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Little Black Sambo Reprint a Hit in Japan
Analysis of today's diversity news from LA Weekly, the Christian Science Monitor, National Public Radio, the San Francisco Chronicle, MSNBC.com and more:
Little Black Sambo was attacked as being racist and banned in 1988 after a Washington Post report on the popularity of the book "that most Americans thought had died a well-deserved death years ago" prompted an American campaign to take it off Japanese shelves. The word "Sambo" is a derogatory term for black Americans. And critics complained that illustrator Frank Dobias' drawings of the main character, with exaggerated, thick lips, was racist.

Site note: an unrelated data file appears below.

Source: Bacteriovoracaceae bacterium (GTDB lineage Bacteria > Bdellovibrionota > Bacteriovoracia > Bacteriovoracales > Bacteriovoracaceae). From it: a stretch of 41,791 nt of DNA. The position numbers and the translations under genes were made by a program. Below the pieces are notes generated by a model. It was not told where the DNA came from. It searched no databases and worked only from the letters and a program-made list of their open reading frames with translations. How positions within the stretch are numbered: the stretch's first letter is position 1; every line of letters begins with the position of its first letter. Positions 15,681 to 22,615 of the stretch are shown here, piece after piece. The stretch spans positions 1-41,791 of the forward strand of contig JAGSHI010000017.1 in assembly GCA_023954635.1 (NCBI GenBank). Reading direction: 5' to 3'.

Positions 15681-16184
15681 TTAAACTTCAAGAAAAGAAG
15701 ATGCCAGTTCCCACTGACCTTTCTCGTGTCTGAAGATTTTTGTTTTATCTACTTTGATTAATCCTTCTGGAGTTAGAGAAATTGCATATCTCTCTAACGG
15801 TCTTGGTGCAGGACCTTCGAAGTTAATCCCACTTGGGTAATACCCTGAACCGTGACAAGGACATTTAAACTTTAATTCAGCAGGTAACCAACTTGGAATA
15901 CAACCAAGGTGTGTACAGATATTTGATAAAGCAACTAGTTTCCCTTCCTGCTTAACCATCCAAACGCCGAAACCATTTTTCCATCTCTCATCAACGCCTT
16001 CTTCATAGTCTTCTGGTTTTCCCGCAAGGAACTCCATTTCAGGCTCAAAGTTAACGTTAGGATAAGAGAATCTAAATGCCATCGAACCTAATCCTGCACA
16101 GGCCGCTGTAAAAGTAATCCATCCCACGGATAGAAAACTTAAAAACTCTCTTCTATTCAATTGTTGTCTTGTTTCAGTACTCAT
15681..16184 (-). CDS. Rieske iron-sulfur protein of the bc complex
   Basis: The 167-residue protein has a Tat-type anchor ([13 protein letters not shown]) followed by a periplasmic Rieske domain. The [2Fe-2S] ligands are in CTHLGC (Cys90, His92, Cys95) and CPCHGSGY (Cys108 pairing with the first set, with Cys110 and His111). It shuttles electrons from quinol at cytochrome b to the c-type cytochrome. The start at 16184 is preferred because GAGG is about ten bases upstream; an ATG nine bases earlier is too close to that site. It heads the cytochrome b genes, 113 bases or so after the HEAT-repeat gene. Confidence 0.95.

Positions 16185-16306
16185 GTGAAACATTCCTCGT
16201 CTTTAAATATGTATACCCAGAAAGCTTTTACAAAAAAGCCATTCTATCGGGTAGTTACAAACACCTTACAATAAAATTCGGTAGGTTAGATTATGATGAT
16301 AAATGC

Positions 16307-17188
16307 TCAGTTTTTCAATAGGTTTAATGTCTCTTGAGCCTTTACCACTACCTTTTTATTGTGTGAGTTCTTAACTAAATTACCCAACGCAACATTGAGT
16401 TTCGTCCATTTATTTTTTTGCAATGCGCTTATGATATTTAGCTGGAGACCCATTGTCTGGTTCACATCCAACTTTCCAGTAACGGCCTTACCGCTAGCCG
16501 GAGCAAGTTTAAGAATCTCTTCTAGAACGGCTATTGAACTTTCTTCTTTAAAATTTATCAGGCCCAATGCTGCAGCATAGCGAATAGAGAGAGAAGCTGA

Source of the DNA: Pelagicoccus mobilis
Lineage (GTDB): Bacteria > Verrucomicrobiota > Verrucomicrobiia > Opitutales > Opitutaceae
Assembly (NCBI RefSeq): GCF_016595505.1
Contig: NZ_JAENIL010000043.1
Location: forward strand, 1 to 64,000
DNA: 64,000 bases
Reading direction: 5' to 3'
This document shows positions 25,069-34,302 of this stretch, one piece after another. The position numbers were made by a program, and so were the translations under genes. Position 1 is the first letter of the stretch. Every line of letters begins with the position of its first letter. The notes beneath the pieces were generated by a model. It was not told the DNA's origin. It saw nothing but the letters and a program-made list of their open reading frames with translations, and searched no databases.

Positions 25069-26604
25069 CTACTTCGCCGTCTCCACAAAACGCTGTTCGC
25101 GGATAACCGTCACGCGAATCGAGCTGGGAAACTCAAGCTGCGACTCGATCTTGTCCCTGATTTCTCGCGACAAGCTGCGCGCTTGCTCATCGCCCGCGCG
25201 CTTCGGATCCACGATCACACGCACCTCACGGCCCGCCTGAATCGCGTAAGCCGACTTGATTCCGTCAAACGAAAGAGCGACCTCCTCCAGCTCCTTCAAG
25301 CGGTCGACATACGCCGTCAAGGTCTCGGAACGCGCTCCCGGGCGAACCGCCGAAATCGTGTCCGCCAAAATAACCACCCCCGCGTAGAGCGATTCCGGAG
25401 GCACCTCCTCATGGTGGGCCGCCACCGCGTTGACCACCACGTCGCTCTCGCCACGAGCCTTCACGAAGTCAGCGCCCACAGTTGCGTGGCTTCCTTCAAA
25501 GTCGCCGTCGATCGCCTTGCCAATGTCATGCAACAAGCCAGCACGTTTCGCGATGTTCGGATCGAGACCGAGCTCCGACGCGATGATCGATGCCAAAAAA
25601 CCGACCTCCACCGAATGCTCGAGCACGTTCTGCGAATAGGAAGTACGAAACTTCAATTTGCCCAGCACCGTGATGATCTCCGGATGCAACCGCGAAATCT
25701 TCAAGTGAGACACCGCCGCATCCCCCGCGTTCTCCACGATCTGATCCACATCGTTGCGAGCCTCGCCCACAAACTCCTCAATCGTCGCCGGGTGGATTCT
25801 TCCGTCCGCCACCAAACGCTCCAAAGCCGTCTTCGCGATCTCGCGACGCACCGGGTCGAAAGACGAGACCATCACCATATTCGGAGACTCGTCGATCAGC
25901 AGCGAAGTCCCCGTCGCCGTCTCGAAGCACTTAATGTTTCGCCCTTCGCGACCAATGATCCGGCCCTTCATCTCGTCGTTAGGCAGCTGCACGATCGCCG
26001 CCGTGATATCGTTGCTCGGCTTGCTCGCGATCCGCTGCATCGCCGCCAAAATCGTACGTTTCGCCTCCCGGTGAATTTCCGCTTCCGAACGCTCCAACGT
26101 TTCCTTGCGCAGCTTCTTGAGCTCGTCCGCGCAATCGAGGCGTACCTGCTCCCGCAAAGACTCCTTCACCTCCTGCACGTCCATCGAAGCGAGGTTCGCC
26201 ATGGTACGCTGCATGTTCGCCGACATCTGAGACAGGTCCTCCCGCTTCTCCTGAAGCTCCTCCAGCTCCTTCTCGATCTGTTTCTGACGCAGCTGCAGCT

But 17 years after being banned, Tokyo publisher Zuiunsha decided there was still a market for Chibikuro Sambo, the book that had charmed older generations of Japanese children. He was right. The small publisher, which specializes in reprints, has sold a reported 95,000 copies in two months and the children's book sits among the top five adult-fiction bestsellers at several major Tokyo book chains. The re-release of Sambo hasn't prompted much controversy in Japan, where blacks are rare. There was one critical commentary written by a black American living in the country. And by Saturday, an online petition against Zuiunsha contained 263 signatures, although most of them were from non-Japanese and many weren't even living in the country.